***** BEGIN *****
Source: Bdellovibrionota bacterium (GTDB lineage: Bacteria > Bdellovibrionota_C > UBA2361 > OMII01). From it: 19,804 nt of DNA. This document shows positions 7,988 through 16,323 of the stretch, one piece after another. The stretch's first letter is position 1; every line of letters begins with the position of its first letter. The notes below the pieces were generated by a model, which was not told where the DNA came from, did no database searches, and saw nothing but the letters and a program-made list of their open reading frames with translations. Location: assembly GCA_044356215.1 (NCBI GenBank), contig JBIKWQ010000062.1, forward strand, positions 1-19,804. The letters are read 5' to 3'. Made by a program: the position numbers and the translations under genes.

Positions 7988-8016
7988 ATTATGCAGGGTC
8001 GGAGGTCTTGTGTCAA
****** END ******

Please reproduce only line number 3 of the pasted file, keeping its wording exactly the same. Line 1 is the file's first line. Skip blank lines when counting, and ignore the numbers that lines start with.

7988 ATTATGCAGGGTC